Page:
Luke Ontiveros, the new superintendent of the Santa Maria-Bonita School District, once attended schools that he now oversees. A wall in his office displays T-shirts from the district’s campuses, including one named for his great-great-great-grandfather. (Janene Scully / Noozhawk photo)

Luke Ontiveros credits his own teachers for inspiring his career choice. Now, he’s back in Santa Maria overseeing schools where he once sat in the classrooms as a student.

Ontiveros, 54, is the Santa Maria-Bonita School District’s new superintendent, replacing another product of the local schools, Phil Alvarado, who retired in June 2015.

“I didn’t want to do anything else,” Ontiveros told Noozhawk. “When I was in college, my goal was to teach, and I think it’s because I was influenced by so many positive teachers. I had such a great experience in school growing up in town here that it just left an impression on me.”

In fact, before he even arrived to take over the office, Ontiveros said he had mail awaiting him — a letter of congratulations from a former teacher who no longer lives in Santa Maria but was eager to welcome him back and wish him well.

“That’s somebody who had an influence on me 40-some years ago, and she’s still looking out for the well-being of her students when they’re old, gray-haired men like me,” he said.

Ontiveros most recently served as superintendent of the Snowline Joint Unified School District in Phelan, in San Bernardino County, a job he held since 2013.

That district has 8,500 students, or half as many as Santa Maria-Bonita, but Ontiveros said the issues facing the districts’ superintendents are the same.

“I think the big challenge facing Santa Maria-Bonita is what’s facing every district right now,” he said. “It’s just we have so many transformational changes occurring in education.”

Those include a new state funding formula, new accountability requirements under the Local Control and Accountability Plan, the shift to Common Core standards and new assessment tests.

“We’ve got so many changes at one time,” he said. “It’s really, how do you maintain course and focus on a strategy that has some coherence to it?”

Ontiveros said his role, especially in the early stages, will be to listen and learn about the district before deciding what needs to occur next.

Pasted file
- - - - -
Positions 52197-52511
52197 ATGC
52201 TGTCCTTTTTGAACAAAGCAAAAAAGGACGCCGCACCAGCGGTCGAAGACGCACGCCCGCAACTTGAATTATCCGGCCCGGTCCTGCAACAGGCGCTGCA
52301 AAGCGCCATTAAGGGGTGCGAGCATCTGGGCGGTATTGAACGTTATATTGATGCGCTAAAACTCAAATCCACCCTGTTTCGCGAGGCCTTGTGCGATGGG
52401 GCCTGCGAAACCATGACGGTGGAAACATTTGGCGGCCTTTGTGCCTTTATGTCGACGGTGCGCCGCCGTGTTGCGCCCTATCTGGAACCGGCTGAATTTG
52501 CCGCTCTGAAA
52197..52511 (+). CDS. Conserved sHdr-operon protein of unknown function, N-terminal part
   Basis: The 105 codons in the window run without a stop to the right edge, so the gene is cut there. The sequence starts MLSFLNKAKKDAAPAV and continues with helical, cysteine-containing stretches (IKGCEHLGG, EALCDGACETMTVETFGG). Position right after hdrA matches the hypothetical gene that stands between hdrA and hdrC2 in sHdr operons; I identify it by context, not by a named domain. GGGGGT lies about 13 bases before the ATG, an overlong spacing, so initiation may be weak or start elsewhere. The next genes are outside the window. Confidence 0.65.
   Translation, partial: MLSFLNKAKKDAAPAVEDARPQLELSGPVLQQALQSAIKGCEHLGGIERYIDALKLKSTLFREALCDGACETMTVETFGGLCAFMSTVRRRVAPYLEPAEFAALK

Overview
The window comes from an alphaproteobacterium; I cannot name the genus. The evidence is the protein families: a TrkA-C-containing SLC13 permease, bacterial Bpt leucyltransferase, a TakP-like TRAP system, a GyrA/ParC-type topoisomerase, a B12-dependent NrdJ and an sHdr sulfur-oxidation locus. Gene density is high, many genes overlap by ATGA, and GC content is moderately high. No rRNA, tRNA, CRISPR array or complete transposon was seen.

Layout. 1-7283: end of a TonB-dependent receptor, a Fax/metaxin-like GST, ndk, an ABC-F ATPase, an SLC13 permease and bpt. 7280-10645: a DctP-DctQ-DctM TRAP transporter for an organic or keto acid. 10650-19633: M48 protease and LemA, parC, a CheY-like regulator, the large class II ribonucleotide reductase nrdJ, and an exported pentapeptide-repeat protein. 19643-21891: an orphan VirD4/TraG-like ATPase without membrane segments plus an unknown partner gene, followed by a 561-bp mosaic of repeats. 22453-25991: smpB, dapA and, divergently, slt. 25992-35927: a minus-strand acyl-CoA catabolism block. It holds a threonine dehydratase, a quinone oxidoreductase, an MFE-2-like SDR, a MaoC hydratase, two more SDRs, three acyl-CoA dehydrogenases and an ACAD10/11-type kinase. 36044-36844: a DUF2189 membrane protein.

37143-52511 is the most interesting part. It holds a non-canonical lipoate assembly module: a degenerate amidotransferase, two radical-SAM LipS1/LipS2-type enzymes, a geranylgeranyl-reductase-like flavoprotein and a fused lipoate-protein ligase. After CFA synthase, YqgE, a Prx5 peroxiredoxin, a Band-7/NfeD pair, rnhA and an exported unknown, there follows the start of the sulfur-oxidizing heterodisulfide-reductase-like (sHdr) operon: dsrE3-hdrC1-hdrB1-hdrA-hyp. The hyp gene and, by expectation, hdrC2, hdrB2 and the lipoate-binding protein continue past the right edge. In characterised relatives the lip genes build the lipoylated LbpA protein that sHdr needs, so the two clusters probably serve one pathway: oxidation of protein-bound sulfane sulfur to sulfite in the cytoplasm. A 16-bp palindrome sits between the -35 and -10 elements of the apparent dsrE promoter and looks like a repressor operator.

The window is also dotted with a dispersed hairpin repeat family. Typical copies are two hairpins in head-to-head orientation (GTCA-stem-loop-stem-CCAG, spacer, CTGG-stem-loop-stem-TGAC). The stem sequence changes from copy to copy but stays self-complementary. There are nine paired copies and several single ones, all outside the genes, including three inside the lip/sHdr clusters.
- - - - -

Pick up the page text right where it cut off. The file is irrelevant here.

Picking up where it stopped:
Kindergartners kicking off their educational careers this fall will graduate in 2029, he noted.

“This is an information age,” he said. “Being able to utilize that information effectively is a skill for kids’ futures that we’re going to need to know because Abraham Lincoln said everything on the Internet is true.

“We’ve got to continue to work on those critical thinking skills to allow students to evaluate information in an effective, efficient manner that’s going to allow them to be successful as adults.”

Ontiveros grew up in Santa Maria and attended Santa Maria-Bonita schools — Miller Elementary, Adam Elementary and Fesler Junior High schools — in addition to St. Mary of the Assumption Catholic School. He graduated from St. Joseph High School in 1980.

He earned a bachelor’s degree in history from Santa Clara University in 1984. He received his teaching credential from Cal Poly San Luis Obispo and a master’s degree in organizational leadership from National University in San Diego.

His wife of 29 years, Carole, retired from education with their move. Their three children are grown, with two in college.

Among the 20 Santa Maria campuses, one has a familiar name — Ontiveros Elementary School, for the new superintendent’s great-great-great-grandfather, Juan Pacifico Ontiveros. 

“That’s pretty unique,” he said.

Taking advantage of the relatively quiet July, Ontiveros is looking forward to the first day of the new school year on Aug. 16.

“The opportunity to work with kids is what makes this all worthwhile,” he said. “I’ve never had a notion to do anything other than to work in schools.”

Noozhawk North County editor Janene Scully can be reached at Follow Noozhawk on Twitter: @noozhawk, @NoozhawkNews and @NoozhawkBiz. Connect with Noozhawk on Facebook.